We cannot discuss catholicity in avoidance of this Catholic claim. It must be taken seriously. We must ask whether or not we are guilty of gazing so intently on the pneumatological constitution and eschatological fulfillment of catholicity in the new creation that we are blind to the christological institution of the church and its historic continuity as the visible body of the faithful. I believe that Küng is right that there is historical validity to the “mother church” idea. The Roman Catholic Church has a certain “parental” role in the family tree of the Christian church in the world (227).
He continues, however:
Suffice it to say here that the “mother” Catholic Church belongs herself to a heritage in the outpouring of the Spirit to which she is as accountable as any of us and on which she can, in my view, lay no privileged claim. We as her children and grandchildren respect her role in history in passing on to us a precious heritage in the form of witness. But our reception of this witness draws us to the same source from which she has received it and must continue to receive it. There are thus limits to how far one can stretch the metaphor of her maternal role in relation to us (228, original emphasis).
A Spirit-baptized view of apostolicity understands it in terms of leadership and mission. Apostolic succession is a characteristic of the whole church and not simply one office in it. “If Pentecostalism is anything,” says Macchia, “it is ‘apostolic’ by intention. Its original mission was dedicated to the ‘apostolic faith,’ and many Pentecostal churches around the world since then have raised the banner of ‘apostolic’ quite high” (229). The whole church shares the original faith, experience and mission of the earliest apostles and the churches they founded (230). Just as the Spirit led and gifted the original churches, so the Spirit continues to supply the church with guidance and gifts for its contemporary mission.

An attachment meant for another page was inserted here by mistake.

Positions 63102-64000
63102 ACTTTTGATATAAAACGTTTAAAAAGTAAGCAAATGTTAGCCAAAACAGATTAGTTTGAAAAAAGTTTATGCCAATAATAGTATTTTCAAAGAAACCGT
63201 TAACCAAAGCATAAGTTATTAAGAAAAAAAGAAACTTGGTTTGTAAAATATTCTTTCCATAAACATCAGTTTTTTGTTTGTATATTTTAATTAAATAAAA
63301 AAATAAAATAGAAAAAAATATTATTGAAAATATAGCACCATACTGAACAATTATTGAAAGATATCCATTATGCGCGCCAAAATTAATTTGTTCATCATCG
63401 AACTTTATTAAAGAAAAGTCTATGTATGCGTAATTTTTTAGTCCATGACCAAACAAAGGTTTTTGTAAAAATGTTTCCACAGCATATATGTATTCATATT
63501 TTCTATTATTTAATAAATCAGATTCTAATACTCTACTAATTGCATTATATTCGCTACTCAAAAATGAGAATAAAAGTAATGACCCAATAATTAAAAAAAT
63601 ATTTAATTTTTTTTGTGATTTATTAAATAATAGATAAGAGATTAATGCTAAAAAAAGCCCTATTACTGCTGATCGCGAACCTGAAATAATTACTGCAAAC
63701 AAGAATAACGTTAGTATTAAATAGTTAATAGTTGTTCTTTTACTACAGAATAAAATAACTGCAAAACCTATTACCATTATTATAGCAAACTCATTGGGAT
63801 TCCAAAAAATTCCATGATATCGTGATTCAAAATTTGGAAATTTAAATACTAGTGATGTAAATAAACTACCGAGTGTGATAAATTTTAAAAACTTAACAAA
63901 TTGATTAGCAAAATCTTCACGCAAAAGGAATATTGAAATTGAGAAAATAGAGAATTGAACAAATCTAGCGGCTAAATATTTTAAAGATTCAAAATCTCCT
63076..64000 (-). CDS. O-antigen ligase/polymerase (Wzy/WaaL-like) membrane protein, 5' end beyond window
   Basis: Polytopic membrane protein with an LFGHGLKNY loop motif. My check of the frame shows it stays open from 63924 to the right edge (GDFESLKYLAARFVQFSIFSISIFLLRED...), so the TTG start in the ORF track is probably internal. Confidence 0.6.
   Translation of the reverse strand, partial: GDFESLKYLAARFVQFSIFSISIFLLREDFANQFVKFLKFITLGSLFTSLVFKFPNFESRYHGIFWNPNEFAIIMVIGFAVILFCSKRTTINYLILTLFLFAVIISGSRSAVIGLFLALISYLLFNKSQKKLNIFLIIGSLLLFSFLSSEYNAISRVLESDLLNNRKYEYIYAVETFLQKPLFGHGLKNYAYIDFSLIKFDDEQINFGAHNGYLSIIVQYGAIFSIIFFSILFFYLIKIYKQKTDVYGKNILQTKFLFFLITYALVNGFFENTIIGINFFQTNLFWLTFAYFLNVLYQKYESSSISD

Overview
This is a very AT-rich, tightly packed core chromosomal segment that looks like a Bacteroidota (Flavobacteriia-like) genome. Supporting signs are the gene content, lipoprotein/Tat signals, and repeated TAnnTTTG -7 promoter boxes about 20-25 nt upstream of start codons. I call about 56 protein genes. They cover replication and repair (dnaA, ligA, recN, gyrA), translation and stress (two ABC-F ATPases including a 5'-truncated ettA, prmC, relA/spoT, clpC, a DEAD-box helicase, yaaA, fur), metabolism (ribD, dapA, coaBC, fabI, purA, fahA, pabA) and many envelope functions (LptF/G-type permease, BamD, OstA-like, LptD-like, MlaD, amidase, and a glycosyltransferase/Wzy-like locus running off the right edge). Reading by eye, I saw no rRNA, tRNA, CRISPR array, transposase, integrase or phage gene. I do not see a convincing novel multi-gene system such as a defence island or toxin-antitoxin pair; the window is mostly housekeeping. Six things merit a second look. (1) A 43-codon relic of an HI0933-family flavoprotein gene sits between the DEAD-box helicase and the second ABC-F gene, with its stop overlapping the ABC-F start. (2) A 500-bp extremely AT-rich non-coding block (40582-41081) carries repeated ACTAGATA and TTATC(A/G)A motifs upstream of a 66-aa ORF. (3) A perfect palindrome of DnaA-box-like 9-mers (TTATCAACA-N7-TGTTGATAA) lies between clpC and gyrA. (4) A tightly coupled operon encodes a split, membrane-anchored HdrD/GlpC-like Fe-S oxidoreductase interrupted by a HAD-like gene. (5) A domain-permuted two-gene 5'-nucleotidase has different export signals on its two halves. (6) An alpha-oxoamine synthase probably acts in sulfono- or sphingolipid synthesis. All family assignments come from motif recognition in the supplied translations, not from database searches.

Macchia concludes his ecclesiological reflections with consideration of the sacraments, and “marks” more specifically associated with the Pentecostal churches—charismatic fullness and preaching. Sacraments and spiritual gifts are means by which the Spirit’s gracious presence is mediated to and experienced in the church and the world. Water baptism can only be understood in relation to Spirit-baptism: the two are inseparable, even if in one’s experience, one is not conscious of this relation (249). Macchia thus maintains the unity of Spirit and water baptism, while still allowing space for distinction between the two in terms of one’s experience. So, too, the heart of the sacramental meal is the epiclesis in which the Spirit’s presence and work in invoked. Too often, however, the liturgy “does not linger over this. It does not wait for this to happen” (253). Macchia therefore argues for a more interactive liturgy whereby participants are encouraged to “open up to deeper experiences of divine infilling than they might be prone to have if sitting in isolation on a pew” (254).
We should shift the focus from the transformation of the elements to Christ’s participation by the Spirit in the communal act and our communion with him and one another by means of the same Spirit (255).